Billie Holiday (born Eleanora Fagan; April 7th 1915 - died July 17th 1959)
Billie Holiday was an influential American jazz singer.
Childhood: Billie Holiday was born in Philadelphia, Pennsylvania. Her parents were Sadie Fagan, a railroad worker, and musician Clarence Holiday and were together only briefly before Clarence left them. Billie stayed with her mother's half sister Eva Miller during her most of her childhood and struggled to cope with her mother's frequent absences. As a result, she often truanted and was forced to face the juvenile court as a young child. She went to The House of the Good Shepherd where she was baptised and looked after for nine months before being reunited with her mother and working alongside her at her East Side Grill restaurant. By 11, Billie had left school behind. Around the same age, she was raped by her neighbour and subsequently placed in the custody of the House of the Good Shepherd. She then took up a job at a brothel doing errands while still with her mother, before her mother once again left her in the care of Eva Miller and her mother-in-law Martha Miller. In her early teens, she became a prostitute alongside her mother in Harlem but both of them were soon briefly sent to prison.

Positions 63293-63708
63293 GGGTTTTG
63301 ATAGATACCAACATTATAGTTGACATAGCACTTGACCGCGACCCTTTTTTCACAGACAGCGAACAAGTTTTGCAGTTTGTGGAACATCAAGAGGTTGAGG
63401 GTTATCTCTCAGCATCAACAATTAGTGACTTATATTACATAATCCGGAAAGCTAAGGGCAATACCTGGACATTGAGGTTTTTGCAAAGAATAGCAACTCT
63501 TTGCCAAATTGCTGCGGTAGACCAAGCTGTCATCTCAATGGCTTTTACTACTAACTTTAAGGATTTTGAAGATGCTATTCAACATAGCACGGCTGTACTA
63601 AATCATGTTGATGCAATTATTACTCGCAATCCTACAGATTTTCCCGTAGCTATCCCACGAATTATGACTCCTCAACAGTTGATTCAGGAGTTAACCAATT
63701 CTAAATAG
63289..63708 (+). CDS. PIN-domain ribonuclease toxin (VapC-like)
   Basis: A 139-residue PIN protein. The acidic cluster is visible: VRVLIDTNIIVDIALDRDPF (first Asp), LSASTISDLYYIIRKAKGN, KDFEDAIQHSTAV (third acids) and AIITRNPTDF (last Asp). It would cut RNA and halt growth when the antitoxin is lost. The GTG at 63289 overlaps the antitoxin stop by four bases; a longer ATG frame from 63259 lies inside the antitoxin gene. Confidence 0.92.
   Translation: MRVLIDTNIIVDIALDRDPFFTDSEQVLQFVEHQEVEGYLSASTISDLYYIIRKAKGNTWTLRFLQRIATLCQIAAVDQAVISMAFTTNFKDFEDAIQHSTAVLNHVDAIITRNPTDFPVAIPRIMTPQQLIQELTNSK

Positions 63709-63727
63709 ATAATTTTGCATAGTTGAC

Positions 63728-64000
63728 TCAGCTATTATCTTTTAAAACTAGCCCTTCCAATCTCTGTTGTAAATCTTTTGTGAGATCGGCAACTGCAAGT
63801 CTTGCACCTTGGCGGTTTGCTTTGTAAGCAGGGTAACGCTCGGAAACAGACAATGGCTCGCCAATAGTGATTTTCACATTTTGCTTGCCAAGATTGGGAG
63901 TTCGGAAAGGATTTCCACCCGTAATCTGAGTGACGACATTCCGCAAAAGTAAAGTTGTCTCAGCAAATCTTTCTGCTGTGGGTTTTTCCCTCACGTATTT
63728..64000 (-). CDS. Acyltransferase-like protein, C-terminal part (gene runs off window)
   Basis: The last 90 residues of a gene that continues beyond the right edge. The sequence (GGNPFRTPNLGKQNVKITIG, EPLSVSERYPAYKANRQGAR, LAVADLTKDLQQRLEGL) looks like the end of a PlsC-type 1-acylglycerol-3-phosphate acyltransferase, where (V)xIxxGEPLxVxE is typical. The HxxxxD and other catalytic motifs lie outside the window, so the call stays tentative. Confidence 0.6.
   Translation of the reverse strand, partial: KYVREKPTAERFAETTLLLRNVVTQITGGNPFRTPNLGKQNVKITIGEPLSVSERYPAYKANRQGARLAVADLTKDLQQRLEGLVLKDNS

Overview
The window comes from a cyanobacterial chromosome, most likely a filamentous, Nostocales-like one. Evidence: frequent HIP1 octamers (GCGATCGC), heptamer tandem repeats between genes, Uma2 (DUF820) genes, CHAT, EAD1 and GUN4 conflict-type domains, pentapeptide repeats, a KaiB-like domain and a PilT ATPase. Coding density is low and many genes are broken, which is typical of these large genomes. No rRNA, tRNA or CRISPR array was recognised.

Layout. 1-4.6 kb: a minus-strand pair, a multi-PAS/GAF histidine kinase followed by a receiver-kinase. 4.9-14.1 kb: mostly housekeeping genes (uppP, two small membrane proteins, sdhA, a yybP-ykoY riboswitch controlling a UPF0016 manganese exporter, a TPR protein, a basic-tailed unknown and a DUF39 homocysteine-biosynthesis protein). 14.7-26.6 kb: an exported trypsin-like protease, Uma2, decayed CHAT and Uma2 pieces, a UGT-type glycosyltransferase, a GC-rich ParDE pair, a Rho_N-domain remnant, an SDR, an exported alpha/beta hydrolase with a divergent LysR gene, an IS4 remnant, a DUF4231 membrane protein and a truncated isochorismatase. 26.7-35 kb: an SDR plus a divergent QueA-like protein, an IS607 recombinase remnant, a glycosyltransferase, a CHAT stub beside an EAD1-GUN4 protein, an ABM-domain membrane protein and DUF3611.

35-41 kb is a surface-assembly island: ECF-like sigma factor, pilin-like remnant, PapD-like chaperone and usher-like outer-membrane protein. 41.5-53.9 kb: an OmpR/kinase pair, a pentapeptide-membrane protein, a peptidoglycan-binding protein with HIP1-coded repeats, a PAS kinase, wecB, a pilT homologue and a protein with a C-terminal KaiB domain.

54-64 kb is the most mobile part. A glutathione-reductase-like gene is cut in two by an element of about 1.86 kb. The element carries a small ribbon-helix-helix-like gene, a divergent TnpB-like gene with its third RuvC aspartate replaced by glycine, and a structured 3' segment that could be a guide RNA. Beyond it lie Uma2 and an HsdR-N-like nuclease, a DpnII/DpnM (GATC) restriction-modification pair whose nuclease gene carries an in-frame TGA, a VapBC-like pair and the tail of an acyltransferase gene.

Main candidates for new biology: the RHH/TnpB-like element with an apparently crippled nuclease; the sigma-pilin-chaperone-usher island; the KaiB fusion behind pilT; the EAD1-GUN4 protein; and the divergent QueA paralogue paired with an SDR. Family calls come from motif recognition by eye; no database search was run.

Musical career: Billie Holiday began her singing career singing in clubs in New York, adopting her pseudonym from her father's last name and the actress Billie Dove. She originally performed as a duo with her sax player neighbour Kenneth Hollan. After replacing Monette Moore at one club, she met producer John Hammond who had her record her first two songs - 'Your Mother's Son-In-Law' and 'Riffin' the Scotch' - with Benny Goodman in 1933. In 1935, she appeared in Duke Ellington's short film 'Symphony in Black: A Rhapsody of Negro Life' where she sang 'Saddest Tale'. From 1935 to 1938, Holiday collaborated with Teddy Wilson on various songs including 'What a Little Moonlight Can Do', 'Miss Brown to You' and 'Twenty-Four Hours a Day'. In 1937, she briefly sang for the band Count Basie, singing 'I Must Have That Man', 'I Can't Get Started', and 'Summertime'. During this time she was musical rivals with Ella Fitzgerald. She later left the band for reasons unclear before being hired by Artie Shaw in his predominantly white orchestra. The music eventually hit the radio, though she soon left this band also because of unrelenting racial abuse from her audience. Following all her work with various bands, she became a jazz staple and her 1938 single 'I'm Gonna Lock My Heart' became a major hit. In 1939, she recorded the controversial song 'Strange Fruit' for Commodore Records - a track written about racial lynching. She later said that the track reminded her of how her father was denied life-saving medical treatment because of his colour. During this time, Holiday used to babysit actor Billy Crystal. During some financial struggles in the 30s which her mother refused to help her out with, she wrote a song called 'God Bless the Child' in reference to their argument. The track sold over a million records and became her most popular song. Holiday signed to Decca Records in 1944 after which she recorded 'Lover Man' which brought her more success. She appeared in the movie 'New Orleans' in 1946 alongside Louis Armstrong and Woody Herman. Due to the racial tension in the country, she was forced to play a maid in the movie rather than herself as a jazz singer as she had hoped. For the soundtrack, she recorded the song 'The Blues Are Brewin''. After serving a prison sentence on a drugs charge in 1948, Holiday played a comeback gig at Carnegie Hall during which time she accidentally stuck a hat pin from a bunch of flowers in her head which caused her to bleed and pass out. In 1947, she had her New York City Cabaret Card revoked which meant that she could no longer perform anywhere that served alcoholic beverages. This reduced her earnings though she unlawfully managed to play a gig at the Ebony Club in 1948. In 1956, her autobiography 'Lady Sings the Blues' was written with ghostwriter William Dufty. She later released an accompanying album featuring several of her biggest hits.